- Section 60(2) of Insolvency and Bankruptcy Code states that notwithstanding anything to the contrary contained in this Code an application relating to the insolvency resolution or liquidation or bankruptcy of a corporate guarantor or personal guarantor shall be filed before such National Company Law Tribunal where there is already a pending corporate insolvency resolution process or liquidation proceeding initiated by the corporate debtor before a National Company Law Tribunal. Section 60(3) on the other hand states that any CIRP pending in any court or tribunal shall stand transferred to the Adjudicating Authority dealing with insolvency resolution process or liquidation proceeding of such corporate debtor. 
A Critical Analysis on Piramal Judgement Vs. Athena Energy Ventures Case
Upon an analysis between the two cases, it can be observed that in the case of Piramal judgment although the court agreed to the principle of co-extensive liability, but did not agree to its application in the case. The tribunal specifically mentioned that where one corporate insolvency procedure was filed and the procedure was initiated by a financial creditor against one corporate debtor which can be either the Principal Borrower or Corporate Guarantor, then a second application for the same claim and default cannot be allowed against the other Corporate Debtor i.e., Principal Borrower or Corporate Guarantor. In the Piramal Judgement, the tribunal failed to recognize that the issue was not whether CIRP can be initiated between principal borrower as well as corporate guarantor but, it was whether simultaneous CIRP’s could be initiated against two guarantors for the same debt and default. Moreover, the Tribunal missed noticing sections 60 (2) and (3) of the code. On the other hand, while pronouncing the judgment of the Athena case the NCLAT considered the liability of Principal Borrower and Guarantor as co-extensive under section 128 of the Indian Contract Act. NCLAT also stated that the Insolvency and Bankruptcy code cannot restrict the Financial creditor from filing the claim against both the principal borrower and the guarantor when both are undergoing the CIRP. Moreover, it also observed that in the contract of guarantee the simultaneous remedy is the center of such contract and the same cannot be prohibited.
For the Athena case, NCLAT focused mainly on section 60(2) and (3) of the code and also relied heavily on one of its previous judgments in the case of “State Bank of India Vs Ramakrishnan” where it had stated that – The IBC has never restricted simultaneous proceedings against both the corporate debtor and corporate guarantor and thus, as per sections 60(2) and (3) of the code, if two applications are allowed to be filed for the same amount against the borrower and the guarantor, the same can also be allowed to be maintained.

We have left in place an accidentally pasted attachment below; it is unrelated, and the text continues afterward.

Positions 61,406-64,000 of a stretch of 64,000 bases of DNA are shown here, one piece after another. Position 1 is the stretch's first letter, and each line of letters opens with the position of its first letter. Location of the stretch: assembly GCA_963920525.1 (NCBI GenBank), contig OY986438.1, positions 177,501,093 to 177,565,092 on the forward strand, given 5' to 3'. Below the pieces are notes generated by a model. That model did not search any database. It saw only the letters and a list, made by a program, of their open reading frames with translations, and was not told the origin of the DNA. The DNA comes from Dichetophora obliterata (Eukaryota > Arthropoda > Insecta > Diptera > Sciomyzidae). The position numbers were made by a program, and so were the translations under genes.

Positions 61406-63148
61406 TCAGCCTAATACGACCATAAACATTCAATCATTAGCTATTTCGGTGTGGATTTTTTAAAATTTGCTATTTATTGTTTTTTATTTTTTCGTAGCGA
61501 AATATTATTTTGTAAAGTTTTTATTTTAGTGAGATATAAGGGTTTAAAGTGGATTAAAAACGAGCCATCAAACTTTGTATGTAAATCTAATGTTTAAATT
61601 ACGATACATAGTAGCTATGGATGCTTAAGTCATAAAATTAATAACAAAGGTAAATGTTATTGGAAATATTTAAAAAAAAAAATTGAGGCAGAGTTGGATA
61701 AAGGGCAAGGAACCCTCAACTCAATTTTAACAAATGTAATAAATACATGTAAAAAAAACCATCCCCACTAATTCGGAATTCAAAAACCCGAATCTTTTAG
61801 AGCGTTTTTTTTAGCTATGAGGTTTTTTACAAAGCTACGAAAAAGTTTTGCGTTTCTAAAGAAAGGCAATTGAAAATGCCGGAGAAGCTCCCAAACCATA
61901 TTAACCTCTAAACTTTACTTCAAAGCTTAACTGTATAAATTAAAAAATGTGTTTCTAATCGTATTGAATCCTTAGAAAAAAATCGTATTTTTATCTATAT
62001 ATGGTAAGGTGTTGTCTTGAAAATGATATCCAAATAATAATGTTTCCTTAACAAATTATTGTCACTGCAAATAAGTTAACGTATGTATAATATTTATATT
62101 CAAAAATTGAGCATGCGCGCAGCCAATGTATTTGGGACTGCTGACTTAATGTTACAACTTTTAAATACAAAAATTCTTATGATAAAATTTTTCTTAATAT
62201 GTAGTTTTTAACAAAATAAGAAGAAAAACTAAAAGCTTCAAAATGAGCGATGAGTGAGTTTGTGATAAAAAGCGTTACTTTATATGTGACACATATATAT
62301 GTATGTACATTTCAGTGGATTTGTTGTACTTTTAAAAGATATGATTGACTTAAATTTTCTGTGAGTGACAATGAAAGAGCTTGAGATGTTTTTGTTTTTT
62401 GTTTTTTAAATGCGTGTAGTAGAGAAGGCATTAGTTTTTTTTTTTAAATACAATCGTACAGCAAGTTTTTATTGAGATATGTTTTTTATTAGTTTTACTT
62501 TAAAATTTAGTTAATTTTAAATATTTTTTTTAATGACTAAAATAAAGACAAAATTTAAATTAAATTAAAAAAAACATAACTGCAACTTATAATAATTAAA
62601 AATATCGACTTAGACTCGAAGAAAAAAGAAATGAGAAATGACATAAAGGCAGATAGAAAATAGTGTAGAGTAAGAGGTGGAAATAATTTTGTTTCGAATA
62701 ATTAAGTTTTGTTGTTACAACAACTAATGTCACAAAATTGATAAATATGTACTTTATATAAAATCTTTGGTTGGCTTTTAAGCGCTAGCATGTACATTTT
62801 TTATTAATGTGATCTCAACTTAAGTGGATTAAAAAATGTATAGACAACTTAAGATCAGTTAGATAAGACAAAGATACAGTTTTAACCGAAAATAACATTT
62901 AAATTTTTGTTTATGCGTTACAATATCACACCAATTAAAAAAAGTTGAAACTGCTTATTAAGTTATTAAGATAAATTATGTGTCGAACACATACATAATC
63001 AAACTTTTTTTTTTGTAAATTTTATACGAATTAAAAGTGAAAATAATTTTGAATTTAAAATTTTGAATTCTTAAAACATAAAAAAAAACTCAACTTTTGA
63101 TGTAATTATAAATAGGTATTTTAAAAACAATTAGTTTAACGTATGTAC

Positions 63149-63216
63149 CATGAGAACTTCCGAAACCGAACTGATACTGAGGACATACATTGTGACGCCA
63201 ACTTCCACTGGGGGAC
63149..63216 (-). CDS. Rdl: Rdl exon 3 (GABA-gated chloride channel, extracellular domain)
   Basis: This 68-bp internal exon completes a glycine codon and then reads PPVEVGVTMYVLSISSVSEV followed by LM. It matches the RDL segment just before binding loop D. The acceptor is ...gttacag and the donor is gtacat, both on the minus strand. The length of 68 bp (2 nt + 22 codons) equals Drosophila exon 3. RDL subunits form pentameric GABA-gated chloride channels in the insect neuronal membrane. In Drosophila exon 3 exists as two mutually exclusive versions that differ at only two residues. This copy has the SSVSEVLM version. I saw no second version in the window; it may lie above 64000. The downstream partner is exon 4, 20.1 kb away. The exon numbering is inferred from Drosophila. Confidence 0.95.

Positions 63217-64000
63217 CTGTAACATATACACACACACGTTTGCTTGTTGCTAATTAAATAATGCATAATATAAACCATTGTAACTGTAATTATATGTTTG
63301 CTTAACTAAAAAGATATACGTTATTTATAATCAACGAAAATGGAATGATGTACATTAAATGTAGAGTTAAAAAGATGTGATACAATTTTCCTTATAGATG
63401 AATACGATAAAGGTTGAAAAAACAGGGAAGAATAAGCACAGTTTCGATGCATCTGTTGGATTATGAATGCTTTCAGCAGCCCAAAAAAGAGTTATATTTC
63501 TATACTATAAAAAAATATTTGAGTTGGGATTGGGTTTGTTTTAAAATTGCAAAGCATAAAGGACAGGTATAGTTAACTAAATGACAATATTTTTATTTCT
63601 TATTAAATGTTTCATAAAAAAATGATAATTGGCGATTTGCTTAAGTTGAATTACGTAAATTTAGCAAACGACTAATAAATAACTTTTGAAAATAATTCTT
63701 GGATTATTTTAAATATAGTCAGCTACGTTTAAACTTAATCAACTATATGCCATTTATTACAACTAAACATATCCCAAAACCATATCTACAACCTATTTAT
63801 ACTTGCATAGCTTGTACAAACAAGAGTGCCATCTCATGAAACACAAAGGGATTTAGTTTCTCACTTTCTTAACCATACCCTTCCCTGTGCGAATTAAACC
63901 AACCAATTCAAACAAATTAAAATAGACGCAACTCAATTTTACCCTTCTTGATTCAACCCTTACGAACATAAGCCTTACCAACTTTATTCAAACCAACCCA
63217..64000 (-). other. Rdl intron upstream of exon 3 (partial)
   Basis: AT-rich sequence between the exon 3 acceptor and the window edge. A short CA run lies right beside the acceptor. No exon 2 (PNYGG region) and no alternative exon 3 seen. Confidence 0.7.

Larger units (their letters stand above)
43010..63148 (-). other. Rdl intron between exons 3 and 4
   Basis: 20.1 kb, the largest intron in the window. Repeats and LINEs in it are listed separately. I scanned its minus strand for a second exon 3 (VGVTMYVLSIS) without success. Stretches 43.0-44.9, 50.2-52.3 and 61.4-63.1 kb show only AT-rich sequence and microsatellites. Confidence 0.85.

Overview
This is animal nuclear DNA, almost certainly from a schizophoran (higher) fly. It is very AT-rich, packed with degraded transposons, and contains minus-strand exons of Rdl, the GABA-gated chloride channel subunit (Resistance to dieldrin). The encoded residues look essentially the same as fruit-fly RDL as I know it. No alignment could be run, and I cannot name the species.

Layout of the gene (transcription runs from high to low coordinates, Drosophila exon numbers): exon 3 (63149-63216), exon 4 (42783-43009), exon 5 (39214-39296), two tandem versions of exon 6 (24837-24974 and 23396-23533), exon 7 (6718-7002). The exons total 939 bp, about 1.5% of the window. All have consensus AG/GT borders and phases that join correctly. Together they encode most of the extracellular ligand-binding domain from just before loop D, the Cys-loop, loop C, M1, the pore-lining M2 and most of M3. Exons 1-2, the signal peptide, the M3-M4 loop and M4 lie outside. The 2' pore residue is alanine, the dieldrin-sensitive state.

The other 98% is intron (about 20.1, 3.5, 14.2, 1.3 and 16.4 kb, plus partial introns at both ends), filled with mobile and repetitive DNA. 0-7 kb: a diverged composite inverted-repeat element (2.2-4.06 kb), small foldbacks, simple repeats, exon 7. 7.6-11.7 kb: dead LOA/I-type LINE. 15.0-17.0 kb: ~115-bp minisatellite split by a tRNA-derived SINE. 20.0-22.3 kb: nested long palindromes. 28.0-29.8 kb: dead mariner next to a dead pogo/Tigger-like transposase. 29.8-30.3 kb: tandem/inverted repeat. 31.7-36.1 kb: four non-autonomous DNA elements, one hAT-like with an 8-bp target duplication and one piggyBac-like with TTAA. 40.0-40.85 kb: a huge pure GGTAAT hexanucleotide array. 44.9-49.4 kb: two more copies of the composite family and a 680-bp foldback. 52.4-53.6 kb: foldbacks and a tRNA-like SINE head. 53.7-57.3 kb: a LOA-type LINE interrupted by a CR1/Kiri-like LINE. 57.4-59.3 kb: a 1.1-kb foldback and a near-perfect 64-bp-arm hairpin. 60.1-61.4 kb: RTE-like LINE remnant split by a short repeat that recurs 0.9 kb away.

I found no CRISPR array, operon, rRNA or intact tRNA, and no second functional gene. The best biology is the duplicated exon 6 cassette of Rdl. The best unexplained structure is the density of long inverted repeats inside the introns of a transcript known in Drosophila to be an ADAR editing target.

In a recent judgment by the Supreme Court in the case of Laxmi Pat Surana Vs. Union Bank of India & Anr, the apex court stated that a bank or any Financial institution can initiate a proceeding under IBC against a corporate guarantor, in case of default on the part of the principal debtor to repay the loan. The bench stated that the width of section 7 of the code should not be limited, despite where the law permits to initiate CIRP against the corporate borrower, in case of default on the part of the principal borrower in paying off the outstanding dues. Moreover, the court observed that Section 7 is an enabling provision that allows the financial creditor to initiate a proceeding against the corporate debtor irrespective of the fact that the corporate debtor can be the principal borrower and can also be any corporate person holding the status of a corporate debtor on being offered guarantee, where the principal debtor is in default of paying the debts.
Lastly, it can be concluded that a financial creditor can initiate a proceeding against the principal debtor as well as the corporate guarantor since, the Supreme court held that the lender has a right to proceed against the principal borrower and the corporate guarantor, where they are both in default of repaying the amount of debt whether acting jointly or severally.
WRITTEN BY- PRIYANKA PUROHIT, LEGAL INTERN, PRIME LEGAL
REVIEWED BY- RITI GUPTA, LEGAL ASSISTANT, PRIME LEGAL
 Company Appeal (AT) Insolvency No. 346 of 2018
 Company Appeal (AT) Insolvency No. 633 of 2020
 The Indian Contract Act 1872, Section 128
 The Insolvency and Bankruptcy Code 2016, Section 5(8)
 The Insolvency and Bankruptcy Code 2016, Section 60(2) & (3)
 CIVIL APPEAL NO. 4553 of 2018
 CIVIL APPEAL NO. 2734 OF 2020